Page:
Embryo swap scandal reinforces role of genetic counselors

In what should have been the best moment of her life, a New York woman looked down at her newborn twins for the first time and realized she had given birth to someone else’s babies.

Her journey to parenthood had not been easy. A.P. and her husband Y.Z. sought the assistance of a fertility clinic when they were unable to conceive a pregnancy naturally. Despite the more than 20 fertility clinics in New York City alone, the couple chose to travel to the Los Angeles CHA Fertility Center, whose website promised “scientific excellence, hope and new life.”

They chose to have in vitro fertilization (IVF) with preimplantation genetic testing (PGT) to reduce the risk for specific genetic conditions. This type of genetic testing on their embryos detects extra or missing chromosomes and therefore identifies the sex of the embryo.

In the couple’s second IVF attempt in 2018, CHA claimed they transferred two of the couple’s healthy female embryos into A.P.’s uterus to achieve a twin pregnancy. After the twins were born and clearly not Asian like A.P. and Y.Z., genetic testing revealed the embryos transferred for A.P.’s pregnancy actually belonged to two other couples. One of these couples has publicly expressed the paradoxical joy and trauma of receiving a call that they have a child and meeting their baby in a hotel lobby.

Surprisingly, the delivery room was not the first sign of alarm. Reports indicate that a prenatal ultrasound showed that A.P. was pregnant with twin boys and when asked about the sex discrepancy, CHA merely noted the inaccuracy of ultrasound.

To be fair, neither ultrasound nor PGT is a perfect predictor of fetal sex, but this scenario should have raised red flags. A genetic counselor should have been involved at this moment to discuss with the couple options for prenatal genetic screening or diagnostic testing, and perhaps the swap could have been uncovered earlier.

This raises several questions. Were A.P. and Y.Z. offered prenatal genetic screening or testing when the ultrasound predicted the twins were male? Did CHA counsel her about the limitations of PGT? Would they have pursued genetic testing after delivery if the babies happened to be Asian? What would have happened if one of the babies had a genetic condition or birth defect?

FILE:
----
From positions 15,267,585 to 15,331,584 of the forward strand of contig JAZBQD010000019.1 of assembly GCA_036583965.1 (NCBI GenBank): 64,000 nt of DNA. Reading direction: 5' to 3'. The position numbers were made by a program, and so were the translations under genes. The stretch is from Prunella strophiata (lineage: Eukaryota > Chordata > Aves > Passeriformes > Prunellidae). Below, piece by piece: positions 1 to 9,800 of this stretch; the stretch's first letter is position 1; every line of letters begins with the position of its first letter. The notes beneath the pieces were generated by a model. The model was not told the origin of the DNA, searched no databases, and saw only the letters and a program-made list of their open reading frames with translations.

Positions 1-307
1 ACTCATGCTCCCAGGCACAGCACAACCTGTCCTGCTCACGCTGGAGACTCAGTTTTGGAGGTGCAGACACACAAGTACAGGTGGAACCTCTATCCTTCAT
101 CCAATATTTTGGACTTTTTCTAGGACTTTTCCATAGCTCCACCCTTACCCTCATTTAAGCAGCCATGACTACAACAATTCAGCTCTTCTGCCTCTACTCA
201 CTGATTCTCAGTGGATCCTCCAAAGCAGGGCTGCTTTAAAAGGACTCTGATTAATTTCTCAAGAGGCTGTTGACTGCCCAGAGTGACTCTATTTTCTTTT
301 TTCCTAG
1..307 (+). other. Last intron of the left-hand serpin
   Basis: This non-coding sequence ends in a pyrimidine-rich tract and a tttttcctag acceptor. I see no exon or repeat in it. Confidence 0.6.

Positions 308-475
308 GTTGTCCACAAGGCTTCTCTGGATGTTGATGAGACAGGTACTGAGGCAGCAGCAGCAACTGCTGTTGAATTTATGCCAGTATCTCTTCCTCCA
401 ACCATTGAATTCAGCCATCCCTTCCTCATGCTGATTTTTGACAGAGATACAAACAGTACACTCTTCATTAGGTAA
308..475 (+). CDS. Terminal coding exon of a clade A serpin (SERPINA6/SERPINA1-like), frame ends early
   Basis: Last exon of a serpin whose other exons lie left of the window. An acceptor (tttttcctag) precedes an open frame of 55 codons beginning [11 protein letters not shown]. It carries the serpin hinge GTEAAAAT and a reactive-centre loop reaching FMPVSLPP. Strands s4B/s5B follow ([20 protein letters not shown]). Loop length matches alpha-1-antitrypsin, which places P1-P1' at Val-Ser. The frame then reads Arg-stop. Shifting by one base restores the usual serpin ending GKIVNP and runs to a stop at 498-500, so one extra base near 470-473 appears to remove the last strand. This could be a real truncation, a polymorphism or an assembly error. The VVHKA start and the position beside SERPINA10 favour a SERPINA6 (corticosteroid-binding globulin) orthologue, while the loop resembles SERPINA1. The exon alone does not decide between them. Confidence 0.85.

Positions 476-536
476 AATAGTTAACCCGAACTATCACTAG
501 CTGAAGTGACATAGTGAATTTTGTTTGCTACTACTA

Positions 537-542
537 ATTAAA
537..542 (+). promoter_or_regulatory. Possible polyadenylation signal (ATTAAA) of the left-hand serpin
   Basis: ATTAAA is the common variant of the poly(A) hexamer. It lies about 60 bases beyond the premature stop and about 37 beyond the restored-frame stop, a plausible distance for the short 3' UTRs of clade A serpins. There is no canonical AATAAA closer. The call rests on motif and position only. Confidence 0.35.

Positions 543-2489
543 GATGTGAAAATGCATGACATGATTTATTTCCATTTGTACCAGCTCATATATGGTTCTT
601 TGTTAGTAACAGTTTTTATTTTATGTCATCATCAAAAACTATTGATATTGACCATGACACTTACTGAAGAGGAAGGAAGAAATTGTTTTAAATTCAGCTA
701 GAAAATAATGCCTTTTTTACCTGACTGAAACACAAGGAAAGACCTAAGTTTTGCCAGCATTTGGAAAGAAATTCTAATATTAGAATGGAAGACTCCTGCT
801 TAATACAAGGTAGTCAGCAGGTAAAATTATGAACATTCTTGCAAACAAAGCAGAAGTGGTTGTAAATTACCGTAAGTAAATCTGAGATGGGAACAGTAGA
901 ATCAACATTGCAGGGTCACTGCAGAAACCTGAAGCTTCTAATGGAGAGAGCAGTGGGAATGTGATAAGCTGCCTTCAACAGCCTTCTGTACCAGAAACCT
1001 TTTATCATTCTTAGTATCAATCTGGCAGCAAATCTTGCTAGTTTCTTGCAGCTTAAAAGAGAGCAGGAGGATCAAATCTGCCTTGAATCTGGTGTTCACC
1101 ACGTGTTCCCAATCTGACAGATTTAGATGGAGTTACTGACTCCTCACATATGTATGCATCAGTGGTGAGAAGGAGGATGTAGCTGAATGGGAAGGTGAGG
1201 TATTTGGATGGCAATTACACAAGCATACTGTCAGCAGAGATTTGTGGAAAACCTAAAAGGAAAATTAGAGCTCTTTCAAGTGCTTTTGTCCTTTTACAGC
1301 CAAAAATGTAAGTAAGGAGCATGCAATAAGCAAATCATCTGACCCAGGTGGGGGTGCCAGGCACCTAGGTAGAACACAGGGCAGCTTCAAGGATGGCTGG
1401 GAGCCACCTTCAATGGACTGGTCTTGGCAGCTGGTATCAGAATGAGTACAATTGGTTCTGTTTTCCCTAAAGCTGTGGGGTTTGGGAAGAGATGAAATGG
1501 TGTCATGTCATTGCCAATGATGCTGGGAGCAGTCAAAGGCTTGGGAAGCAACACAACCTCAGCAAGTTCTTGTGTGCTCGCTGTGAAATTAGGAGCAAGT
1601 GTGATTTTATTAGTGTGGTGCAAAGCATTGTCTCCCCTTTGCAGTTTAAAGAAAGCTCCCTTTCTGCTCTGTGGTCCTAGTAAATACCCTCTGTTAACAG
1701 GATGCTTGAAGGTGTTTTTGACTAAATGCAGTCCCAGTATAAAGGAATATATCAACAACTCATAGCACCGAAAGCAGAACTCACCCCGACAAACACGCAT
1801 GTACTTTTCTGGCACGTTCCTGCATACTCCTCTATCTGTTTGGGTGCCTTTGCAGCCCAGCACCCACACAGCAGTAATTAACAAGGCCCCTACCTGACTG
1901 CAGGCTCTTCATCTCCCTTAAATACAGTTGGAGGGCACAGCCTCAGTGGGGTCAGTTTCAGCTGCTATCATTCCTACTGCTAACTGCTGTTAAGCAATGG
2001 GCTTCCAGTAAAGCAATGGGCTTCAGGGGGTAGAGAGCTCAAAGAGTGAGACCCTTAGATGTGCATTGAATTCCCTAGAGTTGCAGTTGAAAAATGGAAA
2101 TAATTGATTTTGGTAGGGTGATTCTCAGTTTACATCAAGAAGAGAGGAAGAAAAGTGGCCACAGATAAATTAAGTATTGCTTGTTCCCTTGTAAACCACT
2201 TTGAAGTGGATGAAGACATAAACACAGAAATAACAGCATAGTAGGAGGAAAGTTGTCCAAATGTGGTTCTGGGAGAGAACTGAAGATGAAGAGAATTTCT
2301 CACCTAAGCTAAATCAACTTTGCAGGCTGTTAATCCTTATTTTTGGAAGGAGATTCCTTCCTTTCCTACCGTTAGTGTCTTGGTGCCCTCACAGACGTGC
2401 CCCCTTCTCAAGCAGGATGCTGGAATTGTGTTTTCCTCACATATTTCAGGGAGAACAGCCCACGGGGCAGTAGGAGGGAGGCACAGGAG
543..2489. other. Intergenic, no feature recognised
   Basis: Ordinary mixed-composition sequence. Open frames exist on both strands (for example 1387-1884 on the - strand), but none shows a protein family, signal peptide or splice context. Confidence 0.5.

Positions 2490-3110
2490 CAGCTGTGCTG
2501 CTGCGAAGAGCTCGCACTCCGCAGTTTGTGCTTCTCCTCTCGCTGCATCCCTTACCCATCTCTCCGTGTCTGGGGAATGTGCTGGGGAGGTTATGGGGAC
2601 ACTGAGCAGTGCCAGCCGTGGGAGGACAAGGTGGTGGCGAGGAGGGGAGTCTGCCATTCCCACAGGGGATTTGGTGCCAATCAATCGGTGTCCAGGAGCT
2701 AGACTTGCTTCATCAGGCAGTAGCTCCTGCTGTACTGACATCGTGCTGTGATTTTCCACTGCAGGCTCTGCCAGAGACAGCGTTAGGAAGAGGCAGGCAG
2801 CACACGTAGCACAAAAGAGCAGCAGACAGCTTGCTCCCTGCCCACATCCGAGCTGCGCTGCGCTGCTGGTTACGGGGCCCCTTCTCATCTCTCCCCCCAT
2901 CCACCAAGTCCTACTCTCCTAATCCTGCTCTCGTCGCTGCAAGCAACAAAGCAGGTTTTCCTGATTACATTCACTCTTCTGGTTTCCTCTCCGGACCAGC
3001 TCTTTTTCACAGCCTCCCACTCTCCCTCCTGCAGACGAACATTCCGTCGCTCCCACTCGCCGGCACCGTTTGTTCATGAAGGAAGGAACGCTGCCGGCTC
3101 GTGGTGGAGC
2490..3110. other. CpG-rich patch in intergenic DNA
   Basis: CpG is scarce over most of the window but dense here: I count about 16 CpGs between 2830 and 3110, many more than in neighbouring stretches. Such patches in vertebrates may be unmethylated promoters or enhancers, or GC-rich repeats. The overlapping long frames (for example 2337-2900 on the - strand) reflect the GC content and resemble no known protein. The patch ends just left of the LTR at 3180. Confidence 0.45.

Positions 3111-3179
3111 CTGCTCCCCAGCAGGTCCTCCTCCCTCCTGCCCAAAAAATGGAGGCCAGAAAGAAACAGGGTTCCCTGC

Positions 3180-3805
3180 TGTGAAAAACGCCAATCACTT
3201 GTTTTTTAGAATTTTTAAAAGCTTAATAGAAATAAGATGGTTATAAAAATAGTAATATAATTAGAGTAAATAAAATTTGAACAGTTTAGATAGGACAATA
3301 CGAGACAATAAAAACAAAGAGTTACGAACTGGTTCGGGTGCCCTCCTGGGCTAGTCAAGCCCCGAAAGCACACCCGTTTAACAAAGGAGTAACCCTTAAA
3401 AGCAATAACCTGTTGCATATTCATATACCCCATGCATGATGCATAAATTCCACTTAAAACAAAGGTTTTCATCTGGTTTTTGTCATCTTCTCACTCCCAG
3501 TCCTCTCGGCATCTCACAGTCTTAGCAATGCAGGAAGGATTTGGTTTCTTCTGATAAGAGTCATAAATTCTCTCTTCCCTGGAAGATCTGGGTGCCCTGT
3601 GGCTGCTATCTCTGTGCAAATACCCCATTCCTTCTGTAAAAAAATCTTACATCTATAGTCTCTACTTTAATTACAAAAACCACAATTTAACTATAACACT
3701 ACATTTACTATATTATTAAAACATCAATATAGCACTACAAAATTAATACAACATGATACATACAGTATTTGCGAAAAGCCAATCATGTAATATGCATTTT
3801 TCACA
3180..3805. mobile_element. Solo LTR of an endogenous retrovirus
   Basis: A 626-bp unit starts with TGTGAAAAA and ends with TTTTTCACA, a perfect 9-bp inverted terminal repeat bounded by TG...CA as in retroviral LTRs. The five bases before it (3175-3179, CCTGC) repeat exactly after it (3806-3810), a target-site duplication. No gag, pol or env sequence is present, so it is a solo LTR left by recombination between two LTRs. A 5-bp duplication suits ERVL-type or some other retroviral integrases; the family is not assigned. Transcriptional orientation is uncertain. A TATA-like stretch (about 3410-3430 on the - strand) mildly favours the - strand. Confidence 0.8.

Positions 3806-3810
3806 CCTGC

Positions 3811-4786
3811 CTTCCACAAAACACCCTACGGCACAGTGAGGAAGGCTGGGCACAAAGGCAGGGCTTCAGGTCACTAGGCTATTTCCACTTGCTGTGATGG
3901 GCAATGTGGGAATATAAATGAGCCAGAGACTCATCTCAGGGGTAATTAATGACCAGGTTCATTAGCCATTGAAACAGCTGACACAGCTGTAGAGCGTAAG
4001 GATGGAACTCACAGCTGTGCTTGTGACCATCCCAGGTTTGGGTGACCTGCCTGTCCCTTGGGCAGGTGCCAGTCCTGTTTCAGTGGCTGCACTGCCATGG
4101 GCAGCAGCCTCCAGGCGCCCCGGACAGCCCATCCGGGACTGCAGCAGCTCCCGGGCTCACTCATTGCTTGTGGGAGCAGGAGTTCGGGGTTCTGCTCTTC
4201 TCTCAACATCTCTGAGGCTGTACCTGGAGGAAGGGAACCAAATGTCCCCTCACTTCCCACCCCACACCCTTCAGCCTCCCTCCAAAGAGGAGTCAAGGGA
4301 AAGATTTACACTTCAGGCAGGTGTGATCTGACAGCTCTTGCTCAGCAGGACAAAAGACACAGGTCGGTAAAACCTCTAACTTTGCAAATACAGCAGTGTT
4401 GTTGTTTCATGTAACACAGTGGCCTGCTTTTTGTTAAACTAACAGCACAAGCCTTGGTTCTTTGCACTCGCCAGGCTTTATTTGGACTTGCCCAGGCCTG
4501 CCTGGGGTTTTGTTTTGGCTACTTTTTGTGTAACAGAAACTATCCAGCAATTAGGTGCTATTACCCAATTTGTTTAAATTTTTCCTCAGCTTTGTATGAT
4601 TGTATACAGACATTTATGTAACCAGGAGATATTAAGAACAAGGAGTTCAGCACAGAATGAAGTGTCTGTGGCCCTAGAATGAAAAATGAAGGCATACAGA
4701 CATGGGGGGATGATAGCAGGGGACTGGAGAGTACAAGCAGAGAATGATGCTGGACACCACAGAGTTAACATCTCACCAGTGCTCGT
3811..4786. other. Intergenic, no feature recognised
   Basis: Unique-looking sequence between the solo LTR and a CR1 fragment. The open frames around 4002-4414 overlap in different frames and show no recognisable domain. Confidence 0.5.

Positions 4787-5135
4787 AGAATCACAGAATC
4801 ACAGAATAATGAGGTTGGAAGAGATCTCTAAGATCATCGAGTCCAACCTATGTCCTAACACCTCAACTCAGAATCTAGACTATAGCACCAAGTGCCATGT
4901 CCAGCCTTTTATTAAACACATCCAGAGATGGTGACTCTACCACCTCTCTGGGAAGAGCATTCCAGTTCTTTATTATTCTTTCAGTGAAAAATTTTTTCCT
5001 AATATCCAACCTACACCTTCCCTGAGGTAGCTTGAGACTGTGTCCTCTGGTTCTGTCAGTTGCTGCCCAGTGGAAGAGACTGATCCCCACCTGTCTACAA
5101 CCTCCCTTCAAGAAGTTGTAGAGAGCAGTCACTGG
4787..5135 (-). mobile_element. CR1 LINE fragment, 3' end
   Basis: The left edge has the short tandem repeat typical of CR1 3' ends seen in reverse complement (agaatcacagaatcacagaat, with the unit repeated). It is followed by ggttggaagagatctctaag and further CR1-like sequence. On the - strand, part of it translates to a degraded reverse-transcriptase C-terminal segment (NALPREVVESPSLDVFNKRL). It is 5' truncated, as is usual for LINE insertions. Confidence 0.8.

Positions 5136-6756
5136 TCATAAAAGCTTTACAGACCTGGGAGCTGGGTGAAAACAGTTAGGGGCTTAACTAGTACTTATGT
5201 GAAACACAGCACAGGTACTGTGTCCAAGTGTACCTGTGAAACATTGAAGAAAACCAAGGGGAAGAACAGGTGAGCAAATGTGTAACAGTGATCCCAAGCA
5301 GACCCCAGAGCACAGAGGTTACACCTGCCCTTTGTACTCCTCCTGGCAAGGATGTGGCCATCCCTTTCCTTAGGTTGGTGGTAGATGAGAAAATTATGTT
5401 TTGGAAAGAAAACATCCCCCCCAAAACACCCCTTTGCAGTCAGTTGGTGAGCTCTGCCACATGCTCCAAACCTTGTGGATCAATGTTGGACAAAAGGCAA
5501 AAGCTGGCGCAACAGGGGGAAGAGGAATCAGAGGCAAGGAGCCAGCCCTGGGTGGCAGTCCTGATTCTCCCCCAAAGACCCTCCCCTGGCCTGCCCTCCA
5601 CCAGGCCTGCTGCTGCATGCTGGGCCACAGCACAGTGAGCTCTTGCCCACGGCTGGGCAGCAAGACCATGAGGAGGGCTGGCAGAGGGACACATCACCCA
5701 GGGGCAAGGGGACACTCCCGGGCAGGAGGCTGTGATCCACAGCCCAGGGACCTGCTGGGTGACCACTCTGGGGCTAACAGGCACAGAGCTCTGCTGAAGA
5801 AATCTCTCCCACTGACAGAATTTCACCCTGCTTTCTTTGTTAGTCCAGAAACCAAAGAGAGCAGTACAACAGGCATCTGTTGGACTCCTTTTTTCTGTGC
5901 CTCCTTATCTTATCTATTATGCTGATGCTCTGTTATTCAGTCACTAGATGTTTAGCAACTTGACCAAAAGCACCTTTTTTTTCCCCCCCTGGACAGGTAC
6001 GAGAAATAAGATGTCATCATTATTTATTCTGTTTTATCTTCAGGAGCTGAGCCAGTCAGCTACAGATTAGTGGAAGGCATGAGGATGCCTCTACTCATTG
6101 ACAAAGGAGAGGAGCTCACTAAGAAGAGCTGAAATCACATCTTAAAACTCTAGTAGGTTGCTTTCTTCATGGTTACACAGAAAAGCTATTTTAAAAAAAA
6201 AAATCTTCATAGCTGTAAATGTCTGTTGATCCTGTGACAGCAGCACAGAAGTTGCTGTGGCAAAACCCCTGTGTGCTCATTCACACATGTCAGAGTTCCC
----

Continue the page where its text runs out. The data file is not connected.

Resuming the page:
Although most people who choose to have IVF do not have to confront all of these perplexing questions, genetic counselors help them understand the risks, benefits, and limitations of PGT. This information will help them make informed decisions about what genetic information they would like to know both prior to and during a pregnancy.

The American College of Obstetricians and Gynecologists recommends couples who have undergone IVF with normal PGT results be offered genetic testing and screening during a pregnancy.

Genetic counselors educate patients about available testing options and help families understand how genetic test results impact them. As genetic testing becomes increasingly more accessible and more desired prior to and during a pregnancy, the demand for genetic counselors has skyrocketed and has nearly doubled since 2006.

To answer the growing need, Baylor College of Medicine’s new Genetic Counseling Program will graduate its inaugural class in spring 2020. The curriculum includes two medical ethics courses to prepare students to address such complex questions as raised by this case thoughtfully and responsibly in their careers.

Genetic counselors play a vital role in teasing out the answers to the complex questions raised by the case of the swapped embryos. Specialized training in assessing and incorporating the needs and desires of multiple parties along with available genetic risk information provides genetic counselors with a skill set attuned to the unique questions raised by this situation.

This is not the first time an embryo swap has made us question the meaning of parenthood. It will take a collaborative effort from bioethicists, legal experts, physicians, and genetic counselors to reduce the risk of this nightmare recurring – and, more broadly, to empower individuals undergoing IVF to make educated healthcare decisions.

-By Sarah Huguenard, M.S., CGC, Department of Molecular and Human Genetics, Baylor College of Medicine


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